17. Brian

    Jan 31, 2017 at 9:38 am

    I’d really like to see a review or comparison between the Mevo, ES14, ES16, VoiceCaddie SC200 and the SkyTrak.

  18. J.R.

    Jan 31, 2017 at 9:37 am

    We need a video review please.

    • Jack Nash

      Jan 31, 2017 at 5:04 pm

      Agree. That’s the best way to look at this device before blowin bucks. If they don’t produce one, then I’d be skeptical. Still, it would be a nice gots to have item.

      • Bert

        Jan 31, 2017 at 5:54 pm

        +1 very limited information – doubt it preforms well.

  19. golfraven

    Jan 31, 2017 at 9:14 am

    It is time that those devices drop in price especially when not for commercial use. Give is a “Home” edition for private training a capitalise on the extra units you will make up in sales. 500 $ sounds reasonable for real golf enthusiasts.

  20. Jay

    Jan 31, 2017 at 8:53 am

    What is the best entry level monitor that measures swing path and face??

  21. Chris

    Jan 31, 2017 at 8:40 am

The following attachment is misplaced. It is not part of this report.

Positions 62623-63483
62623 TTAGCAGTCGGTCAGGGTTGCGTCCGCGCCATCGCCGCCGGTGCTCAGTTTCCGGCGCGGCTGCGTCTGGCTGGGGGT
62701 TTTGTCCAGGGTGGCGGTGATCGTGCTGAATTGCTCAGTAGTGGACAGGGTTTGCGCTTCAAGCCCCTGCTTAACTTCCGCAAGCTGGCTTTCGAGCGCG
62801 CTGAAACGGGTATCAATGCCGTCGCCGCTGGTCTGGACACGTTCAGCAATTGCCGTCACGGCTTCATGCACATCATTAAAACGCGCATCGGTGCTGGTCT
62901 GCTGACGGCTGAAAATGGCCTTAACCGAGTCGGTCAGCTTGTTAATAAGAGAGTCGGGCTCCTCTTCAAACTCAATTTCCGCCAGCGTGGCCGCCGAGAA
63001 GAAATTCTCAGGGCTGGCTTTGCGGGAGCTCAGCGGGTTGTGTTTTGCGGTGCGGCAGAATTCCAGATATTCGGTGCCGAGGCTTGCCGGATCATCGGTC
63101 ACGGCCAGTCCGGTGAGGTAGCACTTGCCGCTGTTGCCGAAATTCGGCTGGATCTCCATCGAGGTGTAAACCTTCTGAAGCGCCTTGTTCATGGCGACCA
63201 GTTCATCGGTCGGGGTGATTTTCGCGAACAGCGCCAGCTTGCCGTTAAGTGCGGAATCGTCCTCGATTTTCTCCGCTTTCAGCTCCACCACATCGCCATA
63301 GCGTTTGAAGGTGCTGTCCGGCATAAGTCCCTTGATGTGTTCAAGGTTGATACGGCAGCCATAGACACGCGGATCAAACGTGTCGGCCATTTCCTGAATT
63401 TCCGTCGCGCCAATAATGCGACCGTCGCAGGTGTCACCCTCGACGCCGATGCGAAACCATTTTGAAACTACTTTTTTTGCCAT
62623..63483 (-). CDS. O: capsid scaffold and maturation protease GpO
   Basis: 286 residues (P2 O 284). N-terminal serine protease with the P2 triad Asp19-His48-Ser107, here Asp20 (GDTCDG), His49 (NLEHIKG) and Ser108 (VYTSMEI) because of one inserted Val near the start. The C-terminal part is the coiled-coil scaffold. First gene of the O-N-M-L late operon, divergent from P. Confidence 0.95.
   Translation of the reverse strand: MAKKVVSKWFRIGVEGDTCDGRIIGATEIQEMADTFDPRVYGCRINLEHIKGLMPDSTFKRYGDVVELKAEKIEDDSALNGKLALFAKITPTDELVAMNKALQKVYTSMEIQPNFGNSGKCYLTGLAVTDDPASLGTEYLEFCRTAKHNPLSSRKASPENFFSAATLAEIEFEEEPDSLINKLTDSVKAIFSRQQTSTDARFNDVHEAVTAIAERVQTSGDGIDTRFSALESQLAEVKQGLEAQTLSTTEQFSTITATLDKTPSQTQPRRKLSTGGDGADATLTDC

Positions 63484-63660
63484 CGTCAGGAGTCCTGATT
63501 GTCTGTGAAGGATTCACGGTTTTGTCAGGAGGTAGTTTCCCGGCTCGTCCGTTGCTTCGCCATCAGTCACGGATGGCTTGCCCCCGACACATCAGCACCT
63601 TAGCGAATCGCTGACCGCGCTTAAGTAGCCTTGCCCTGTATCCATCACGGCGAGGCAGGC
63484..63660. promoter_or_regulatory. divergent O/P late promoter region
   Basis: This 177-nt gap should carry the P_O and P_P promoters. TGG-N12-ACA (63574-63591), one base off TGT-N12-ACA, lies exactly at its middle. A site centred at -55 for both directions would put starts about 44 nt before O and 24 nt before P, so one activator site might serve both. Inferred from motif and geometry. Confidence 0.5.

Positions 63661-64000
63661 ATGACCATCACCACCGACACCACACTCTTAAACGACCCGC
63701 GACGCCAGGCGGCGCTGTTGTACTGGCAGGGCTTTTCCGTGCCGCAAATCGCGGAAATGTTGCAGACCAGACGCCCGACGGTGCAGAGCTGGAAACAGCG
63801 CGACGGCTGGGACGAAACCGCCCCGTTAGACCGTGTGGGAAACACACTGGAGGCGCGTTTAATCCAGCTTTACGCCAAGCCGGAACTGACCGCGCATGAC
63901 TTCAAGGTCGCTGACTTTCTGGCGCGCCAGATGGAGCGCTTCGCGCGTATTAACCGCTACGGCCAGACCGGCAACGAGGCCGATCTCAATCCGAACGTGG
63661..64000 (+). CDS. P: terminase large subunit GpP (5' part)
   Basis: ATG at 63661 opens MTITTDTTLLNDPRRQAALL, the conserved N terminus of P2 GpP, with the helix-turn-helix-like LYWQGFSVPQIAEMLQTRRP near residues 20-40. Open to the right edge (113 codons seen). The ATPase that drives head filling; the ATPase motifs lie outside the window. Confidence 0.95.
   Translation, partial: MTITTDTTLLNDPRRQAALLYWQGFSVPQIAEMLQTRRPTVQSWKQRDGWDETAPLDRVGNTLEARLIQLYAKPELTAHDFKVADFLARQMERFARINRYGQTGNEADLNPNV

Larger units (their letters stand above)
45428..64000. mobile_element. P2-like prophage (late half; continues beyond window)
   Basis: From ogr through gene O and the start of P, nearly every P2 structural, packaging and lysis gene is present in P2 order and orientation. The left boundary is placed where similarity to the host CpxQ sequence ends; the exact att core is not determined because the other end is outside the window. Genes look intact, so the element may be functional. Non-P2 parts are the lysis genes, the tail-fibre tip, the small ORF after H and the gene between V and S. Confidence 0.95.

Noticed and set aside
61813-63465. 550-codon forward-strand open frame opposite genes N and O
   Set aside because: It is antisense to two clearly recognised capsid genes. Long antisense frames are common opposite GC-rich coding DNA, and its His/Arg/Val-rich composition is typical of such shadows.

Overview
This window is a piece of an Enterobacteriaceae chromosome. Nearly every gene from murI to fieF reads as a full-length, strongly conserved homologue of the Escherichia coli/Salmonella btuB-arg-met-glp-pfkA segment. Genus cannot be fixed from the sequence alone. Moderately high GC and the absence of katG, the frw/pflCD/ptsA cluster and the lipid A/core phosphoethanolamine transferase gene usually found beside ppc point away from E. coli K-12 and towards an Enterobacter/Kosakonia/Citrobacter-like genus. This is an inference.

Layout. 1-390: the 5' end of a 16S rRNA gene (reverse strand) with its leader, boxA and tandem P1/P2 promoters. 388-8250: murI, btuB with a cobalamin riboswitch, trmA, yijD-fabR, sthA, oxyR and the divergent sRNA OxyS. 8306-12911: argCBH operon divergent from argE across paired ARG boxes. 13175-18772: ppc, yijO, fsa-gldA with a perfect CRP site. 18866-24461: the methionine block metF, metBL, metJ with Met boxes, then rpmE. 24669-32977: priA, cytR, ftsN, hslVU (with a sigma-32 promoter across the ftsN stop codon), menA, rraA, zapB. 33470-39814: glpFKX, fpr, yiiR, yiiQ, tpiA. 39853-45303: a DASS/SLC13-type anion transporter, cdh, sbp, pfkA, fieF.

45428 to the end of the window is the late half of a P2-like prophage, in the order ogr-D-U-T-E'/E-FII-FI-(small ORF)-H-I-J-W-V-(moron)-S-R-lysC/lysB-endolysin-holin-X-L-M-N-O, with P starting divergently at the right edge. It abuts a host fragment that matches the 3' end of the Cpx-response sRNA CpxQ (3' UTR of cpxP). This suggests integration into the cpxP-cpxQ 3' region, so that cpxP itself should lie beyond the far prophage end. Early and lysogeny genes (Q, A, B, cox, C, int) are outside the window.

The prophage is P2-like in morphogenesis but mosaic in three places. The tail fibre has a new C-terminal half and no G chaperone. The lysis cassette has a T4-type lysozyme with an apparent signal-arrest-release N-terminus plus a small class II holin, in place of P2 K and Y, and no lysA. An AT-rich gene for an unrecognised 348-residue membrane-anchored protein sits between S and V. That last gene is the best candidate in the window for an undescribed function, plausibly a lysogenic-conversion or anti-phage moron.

May be a dumb question, but what are the possibilities of this for indoor/home usage? I have a hitting bay in my garage, anyone know if that would affect the numbers?

    • Justin

      Jan 31, 2017 at 11:26 am

      I think it was made for indoor use with the option of outdoor use. I never considered using this in my garage because I wanted to know spin numbers and most monitors were too expensive. Now because of the size and price I’m heavily considering it.

    • S Hitter

      Jan 31, 2017 at 11:36 am

      By putting a dot on each ball you use, it can track spin in the first few rotations and that is how it can see the ball. So you can use it indoors, as long as you have about 30 feet to the wall you’re hitting. The problem with this small unit is it doesn’t tell you what direction you hit the ball. So the only way to tell whether you hit a slice or a hook is by feeling your own hit, and seeing the spin numbers go up or down along with the launch angles. This unit can’t see if you hit a toe or heel hit

      • Dave

        Feb 1, 2017 at 12:07 pm

        30′ is a long distance. I use an entire bay of my garage for my range. I have about 12′ from the tee to the net. I could probably get 15 or 17 if I needed to.

        Also, will this work with a program to show ball flight on a monitor/screen. I would love to end up with a simulator where I could play golf courses virtually during the winter.

  22. S Hitter

    Jan 31, 2017 at 2:38 am